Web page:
A beautiful new apartment building graces the Baltimore skyline. Billed as a “lifestyle experience,” the 44-story, 394-unit complex at 414 Light Street offers luxury living on the historic Inner Harbor in the heart of the city. From the stylish, gold-accented lobby and seventh-floor urban park, to a skyline swimming pool lined with cabanas, a private fitness club with a yoga and movement studio, this building has redefined high-end urban living in Baltimore, branding itself as the place “where effortless living is the everyday.”
Completed in 2018, 414 Light Street is the tallest residential building in Maryland. Sightseers, residents and visitors alike admire the tower, but few know the effort that went into the build — and that construction complications and a compressed schedule could have stalled the project, leaving an unfinished building where this iconic skyscraper now stands.
The Poole and Kent Corp., headquartered in Baltimore, was responsible for the fast-track installation of the HVAC infrastructure at 414 Light Street. Over the last 70 years, Poole and Kent has established a reputation as an expert in commercial mechanical design and construction services, and has managed an impressive range of projects, including biotech research facilities and hospitals, mixed-use commercial buildings, mission critical data centers, energy plants and hospitality gaming and sports arenas.
The first challenge facing Poole and Kent on this project was its demanding timeline.
“We took over the project from another mechanical contractor,” explains Donald Campbell, senior vice president at Poole and Kent. “We were brought onto the project six to eight months later than is typical for a project of this size and scope.”
For Poole and Kent, that meant the project was immediately behind schedule; in fact, they only had 10 months until the first residents were scheduled to move in and 65 days to complete the mechanical room. As their team nailed down near-term needs and prioritized work, they realized the need for a design partner to assist with the pre-construction modeling of the penthouse mechanical room, allowing them to continue with other tasks.
According to Campbell, the mechanical room posed several challenges, including its limited spatial size, the number of systems and the large diameter piping that needed to be installed within it and the fact that the architect had placed it on the top floor — all of which needed to be taken into account during both the layout and construction.
“We realized very quickly Victaulic had the technical capability and resources to provide the services necessary,” says Campbell. Leveraging the company’s Virtual Design and Construction (VDC) team, Poole and Kent “looked to Victaulic as a strategic partner.”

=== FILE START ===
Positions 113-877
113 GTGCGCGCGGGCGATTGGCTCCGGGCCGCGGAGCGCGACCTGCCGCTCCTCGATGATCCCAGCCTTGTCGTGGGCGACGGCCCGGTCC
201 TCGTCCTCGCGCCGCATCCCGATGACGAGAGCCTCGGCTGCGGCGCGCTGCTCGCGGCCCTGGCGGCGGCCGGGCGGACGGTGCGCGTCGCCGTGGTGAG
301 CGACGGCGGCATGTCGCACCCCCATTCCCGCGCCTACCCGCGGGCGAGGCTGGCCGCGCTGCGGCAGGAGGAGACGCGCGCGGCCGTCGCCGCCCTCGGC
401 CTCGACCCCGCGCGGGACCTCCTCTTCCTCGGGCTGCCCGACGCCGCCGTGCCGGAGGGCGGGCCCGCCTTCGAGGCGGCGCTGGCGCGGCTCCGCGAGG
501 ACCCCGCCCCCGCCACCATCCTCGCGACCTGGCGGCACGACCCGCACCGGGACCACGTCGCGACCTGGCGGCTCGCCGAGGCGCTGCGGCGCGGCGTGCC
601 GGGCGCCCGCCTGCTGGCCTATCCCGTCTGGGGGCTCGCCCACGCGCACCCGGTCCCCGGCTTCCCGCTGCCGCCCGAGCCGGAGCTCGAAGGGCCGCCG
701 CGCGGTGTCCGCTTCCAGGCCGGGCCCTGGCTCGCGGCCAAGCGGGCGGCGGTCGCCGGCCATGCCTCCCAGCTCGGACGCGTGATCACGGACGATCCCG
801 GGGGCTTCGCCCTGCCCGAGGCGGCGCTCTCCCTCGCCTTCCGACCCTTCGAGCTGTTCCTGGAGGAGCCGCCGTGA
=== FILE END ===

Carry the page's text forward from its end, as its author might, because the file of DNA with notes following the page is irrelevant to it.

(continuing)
Collaboration at its finest
The spatial constraints were a particular challenge for Poole and Kent’s BIM Manager, Jeff Bishop, who says the low ceiling heights complicated the design.
“We used Autodesk software to overcome some of the constraints, using clash detection spatial coordination throughout the trades,” he says.
According to Bishop, working with Victaulic’s VDC team was like working with an extension of his own.
Moving quickly to the fabrication stage was critical.
“We knew we needed to utilize a software platform that would enable us to expedite some of the coordination processes so we could begin fabrication and get caught back up with the original schedule,” says Campbell.
As experts in the field, Victaulic’s VDC team put Navisworks and Revit to work, along with the company’s proprietary software, Victaulic Tools For Revit, to create models within a tolerance of 1/16 inch. The software also enabled easy file transfers to the Poole and Kent team, streamlining the preconstruction process. All components installed in the mechanical room, including vibration isolation pump drops, strainers, triple duty valves and the connections used for the heat exchanger, were Victaulic products.
Victaulic’s BIM Piping Coordinator, Josh MacMurray, explains accuracy was only one of the many benefits provided by the software.
“It allowed us to be efficient,” he says. “Our product families and system preferences are designed into the software, which allowed Victaulic to turn drawings around quickly.”
Campbell recognizes Victaulic’s experienced team and their strong communication strategy with Poole and Kent contributed to keeping the project on track from the beginning.
“We had regular meetings to share models and work out any conflicts that existed between the drawings along the way,” he says. “Working with Victaulic VDC on this job was a seamless process. We were in constant communication regarding delivery dates, meeting project needs and identifying potential areas for equipment placement.”
This communication allowed the VDC team to identify and prevent several potential issues during the drawing process. It also eased the piping installation in the mechanical room, as VDC delivered designs optimized for constructability and maintainability.
Poole and Kent Superintendent Tom Major was glad to have a partner that could handle the project’s restrictive timeline.
“We had 65 days to finish a mechanical room that normally would have been done in 10 months,” he says. “We successfully completed it in 50 days in the field. Victaulic positively impacted our build schedule — they were able to provide timely drawings and material spools and we were able to get the material cut, packaged, labeled and ready for the jobsite.”
“The general contractor and owner were not convinced it was going to be possible to meet such a short deadline,” he adds. “But we were able to make it happen with the help of Victaulic.”